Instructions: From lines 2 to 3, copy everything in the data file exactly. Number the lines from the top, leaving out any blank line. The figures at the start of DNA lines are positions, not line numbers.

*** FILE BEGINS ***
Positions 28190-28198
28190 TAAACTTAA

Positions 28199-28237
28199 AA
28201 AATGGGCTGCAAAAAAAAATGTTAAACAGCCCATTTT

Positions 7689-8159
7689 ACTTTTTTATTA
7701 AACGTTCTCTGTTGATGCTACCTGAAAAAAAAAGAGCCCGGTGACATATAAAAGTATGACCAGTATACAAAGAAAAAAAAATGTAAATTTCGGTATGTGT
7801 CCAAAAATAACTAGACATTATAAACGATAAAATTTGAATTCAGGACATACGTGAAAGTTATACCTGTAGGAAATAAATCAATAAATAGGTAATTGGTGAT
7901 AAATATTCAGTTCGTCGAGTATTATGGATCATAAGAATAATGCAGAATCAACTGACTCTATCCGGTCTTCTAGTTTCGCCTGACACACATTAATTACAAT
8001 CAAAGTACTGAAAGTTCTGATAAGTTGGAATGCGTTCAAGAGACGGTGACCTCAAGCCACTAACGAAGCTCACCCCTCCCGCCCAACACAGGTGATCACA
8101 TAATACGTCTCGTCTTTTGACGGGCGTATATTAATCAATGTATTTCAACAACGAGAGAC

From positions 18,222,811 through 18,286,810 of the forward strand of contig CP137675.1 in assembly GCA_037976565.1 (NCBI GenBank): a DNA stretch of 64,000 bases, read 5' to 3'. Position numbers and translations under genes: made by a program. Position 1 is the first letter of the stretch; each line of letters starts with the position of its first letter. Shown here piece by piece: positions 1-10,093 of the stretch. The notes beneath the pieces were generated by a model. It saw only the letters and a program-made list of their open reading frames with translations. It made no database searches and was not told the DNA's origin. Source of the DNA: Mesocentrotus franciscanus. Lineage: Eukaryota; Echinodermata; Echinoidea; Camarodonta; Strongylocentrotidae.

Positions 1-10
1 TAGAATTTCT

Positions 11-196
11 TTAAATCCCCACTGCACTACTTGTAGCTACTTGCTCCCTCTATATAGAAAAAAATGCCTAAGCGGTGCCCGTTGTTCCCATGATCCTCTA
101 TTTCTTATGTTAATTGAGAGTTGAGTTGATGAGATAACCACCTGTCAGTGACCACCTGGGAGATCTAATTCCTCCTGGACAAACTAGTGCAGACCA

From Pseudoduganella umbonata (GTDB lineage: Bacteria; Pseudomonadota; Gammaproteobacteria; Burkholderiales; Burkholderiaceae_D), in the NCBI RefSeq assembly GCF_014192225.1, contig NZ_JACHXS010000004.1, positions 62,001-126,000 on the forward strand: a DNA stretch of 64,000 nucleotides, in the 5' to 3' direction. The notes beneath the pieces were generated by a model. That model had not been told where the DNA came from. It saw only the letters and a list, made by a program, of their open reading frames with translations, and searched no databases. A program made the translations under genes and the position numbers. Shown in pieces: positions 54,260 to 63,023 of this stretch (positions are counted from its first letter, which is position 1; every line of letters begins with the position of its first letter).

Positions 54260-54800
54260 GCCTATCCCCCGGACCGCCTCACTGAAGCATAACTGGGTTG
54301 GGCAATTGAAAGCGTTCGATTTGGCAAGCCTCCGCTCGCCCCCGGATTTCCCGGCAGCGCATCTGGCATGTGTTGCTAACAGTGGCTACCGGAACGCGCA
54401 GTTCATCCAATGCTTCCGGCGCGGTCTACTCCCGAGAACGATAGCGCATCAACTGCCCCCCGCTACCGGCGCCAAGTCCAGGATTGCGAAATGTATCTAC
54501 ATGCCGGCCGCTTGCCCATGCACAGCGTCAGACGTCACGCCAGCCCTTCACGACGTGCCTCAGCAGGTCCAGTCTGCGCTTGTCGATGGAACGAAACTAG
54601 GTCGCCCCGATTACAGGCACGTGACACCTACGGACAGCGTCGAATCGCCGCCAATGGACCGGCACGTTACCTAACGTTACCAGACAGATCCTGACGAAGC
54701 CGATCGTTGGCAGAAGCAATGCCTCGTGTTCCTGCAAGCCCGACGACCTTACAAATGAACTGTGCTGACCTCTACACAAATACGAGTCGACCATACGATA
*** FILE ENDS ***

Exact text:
28190 TAAACTTAA

Positions 28199-28237